Sunday, October 31, 2010

What a Negative Electric Bill Looks lIke

This bill is pretty cool. The amount we used was less than the amount generated and exported onto the grid. Hence, a negative electric bill ($39.29 credit). We get bills like this whenever the air conditioner isn't running.


Anonymous said...

Awesome electricity bill - here in Maryland - the credit amount is not shown on the electricity bill. The electricity portion if negative does not show up on the bill until it is positive again. I think that is going to change in the very near future as they are changing the layouts of the bill.

Dave Conifer said...

Yeah, seeing it on paper is big morale booster...

Douglas said...


Can you tell us more about your negative bill? On my electric bill I'm charged for 2 things.

1. Basic Generation (the electric) at about $0.12 per kWh
2. A Delivery Charge of about $0.05 per kWh

When you produce more electric than you use do they credit you both for generation and delivery ($0.17) or just of the generation of electric.

Then next month when you have a credit and you don't produce enough do they just add that credit against the previous bill or do they perform some calculations?

Also have you considered the time of day metering where you pay more for electric during the day and less at night? Since you make your electric during the day this could increase your credit.

Thanks for the blog it is great. My solar is coming on line in a few weeks.


Dave Conifer said...

Hi Doug,

Those are great questions and I will try to get you a better answer than this soon. I haven't really dug into the bills enough to provide any useful information. I'll work on it...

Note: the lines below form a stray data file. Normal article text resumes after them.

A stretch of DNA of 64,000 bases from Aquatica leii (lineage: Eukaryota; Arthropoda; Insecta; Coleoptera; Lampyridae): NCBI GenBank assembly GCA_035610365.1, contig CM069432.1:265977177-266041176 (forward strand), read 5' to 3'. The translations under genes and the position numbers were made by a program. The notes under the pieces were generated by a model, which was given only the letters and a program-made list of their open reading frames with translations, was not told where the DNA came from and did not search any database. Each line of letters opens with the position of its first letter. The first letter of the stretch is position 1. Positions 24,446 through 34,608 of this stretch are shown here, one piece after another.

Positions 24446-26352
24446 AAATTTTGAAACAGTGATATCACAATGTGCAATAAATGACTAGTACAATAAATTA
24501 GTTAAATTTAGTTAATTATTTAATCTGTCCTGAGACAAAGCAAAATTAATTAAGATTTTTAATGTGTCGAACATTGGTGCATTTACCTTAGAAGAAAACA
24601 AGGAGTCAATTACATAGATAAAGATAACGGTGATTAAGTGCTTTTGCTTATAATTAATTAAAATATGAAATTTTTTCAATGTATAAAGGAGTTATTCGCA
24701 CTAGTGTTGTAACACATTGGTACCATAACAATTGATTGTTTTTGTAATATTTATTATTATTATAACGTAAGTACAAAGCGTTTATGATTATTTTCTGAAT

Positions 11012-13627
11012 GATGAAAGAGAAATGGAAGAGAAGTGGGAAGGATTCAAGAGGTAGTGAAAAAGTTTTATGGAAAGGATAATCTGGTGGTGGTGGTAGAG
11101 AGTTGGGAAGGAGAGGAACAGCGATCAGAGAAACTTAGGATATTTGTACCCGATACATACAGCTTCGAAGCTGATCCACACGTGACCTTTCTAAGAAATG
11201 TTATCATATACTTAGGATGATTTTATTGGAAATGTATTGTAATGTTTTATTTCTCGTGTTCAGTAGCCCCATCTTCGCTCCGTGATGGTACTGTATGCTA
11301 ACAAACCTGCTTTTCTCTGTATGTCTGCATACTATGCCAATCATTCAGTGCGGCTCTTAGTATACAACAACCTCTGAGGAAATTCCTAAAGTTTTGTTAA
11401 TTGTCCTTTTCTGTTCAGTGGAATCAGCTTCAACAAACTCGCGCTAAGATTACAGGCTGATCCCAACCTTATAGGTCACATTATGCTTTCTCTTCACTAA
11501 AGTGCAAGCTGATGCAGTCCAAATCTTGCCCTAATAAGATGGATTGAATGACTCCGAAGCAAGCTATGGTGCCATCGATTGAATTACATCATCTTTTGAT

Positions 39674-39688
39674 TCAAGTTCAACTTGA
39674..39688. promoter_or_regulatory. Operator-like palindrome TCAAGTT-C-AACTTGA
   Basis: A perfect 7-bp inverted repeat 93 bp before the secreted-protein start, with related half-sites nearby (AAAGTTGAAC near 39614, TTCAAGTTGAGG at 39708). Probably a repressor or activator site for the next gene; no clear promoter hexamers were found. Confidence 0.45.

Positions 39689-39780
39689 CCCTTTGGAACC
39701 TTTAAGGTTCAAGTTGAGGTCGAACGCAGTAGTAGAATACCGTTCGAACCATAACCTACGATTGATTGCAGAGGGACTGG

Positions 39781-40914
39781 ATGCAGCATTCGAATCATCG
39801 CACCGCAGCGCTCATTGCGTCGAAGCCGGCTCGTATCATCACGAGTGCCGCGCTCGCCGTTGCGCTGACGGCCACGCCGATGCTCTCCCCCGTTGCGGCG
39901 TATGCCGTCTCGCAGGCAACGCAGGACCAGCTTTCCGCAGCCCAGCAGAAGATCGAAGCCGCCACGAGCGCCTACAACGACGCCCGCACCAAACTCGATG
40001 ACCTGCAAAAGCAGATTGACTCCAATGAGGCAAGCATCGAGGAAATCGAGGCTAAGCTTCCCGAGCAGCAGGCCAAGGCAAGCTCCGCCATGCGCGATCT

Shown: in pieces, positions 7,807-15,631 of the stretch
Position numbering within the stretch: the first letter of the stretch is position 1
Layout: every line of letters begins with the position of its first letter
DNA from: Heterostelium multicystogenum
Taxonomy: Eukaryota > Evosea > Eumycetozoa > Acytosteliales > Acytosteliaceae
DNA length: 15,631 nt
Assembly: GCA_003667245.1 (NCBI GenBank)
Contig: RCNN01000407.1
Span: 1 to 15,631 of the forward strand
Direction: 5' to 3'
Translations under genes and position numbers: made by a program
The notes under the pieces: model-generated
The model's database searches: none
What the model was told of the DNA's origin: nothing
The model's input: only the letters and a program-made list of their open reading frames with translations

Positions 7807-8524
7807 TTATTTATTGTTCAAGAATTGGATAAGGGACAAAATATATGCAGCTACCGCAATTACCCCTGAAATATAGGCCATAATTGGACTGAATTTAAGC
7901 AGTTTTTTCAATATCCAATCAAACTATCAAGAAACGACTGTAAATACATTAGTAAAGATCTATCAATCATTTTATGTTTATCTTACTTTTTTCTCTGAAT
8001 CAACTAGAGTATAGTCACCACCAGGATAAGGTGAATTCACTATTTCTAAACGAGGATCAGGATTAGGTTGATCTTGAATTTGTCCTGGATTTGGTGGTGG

Anonymous said...

I have a 9.45KwH system and a time of day meter. I think it all comes out in the wash because we have credits running on the daytime (peak) meter during the summer months, but the credit is not applied to the off-peak usage so we always have a bill even though it's minimal. Our electric company is JCP&L. Also, I confirmed with them that if we decide to sale back credits at the end of the year (which we won't have), we would be paid a standard rate that they pay - not the peak rate. Bottom line is that the Time of Day metering doesn't appear to be making much of a difference, but we do need to make sure that we use at least 60% of our electricity during off-peak hrs in order to get the better rate. That's easy to do during the summer with solar, but it requires a drastic change to our behavior to accomplish this in the winter months. Hope this information helps.

Dave Conifer said...

That's great information and I had no clue about any of that. Thanks so much.

I'm going to add a post reminding readers to read the comment trails because so many of you know so much more than I do about all this.

Douglas said...

Thanks for the information. My system is online now, so I'll post more as I learn about my billing.

I have JCP&L as well. So your saying that instead of giving a dollar credit on the bill as Dave gets from PSE&G, you get a credit of KW hours towards your next bill. I like that better, because then you are trading in energy.

Also thanks for the insight on the time of day meter. For now I may stick with my old meter until I get some new electric car or something that uses more electric at night.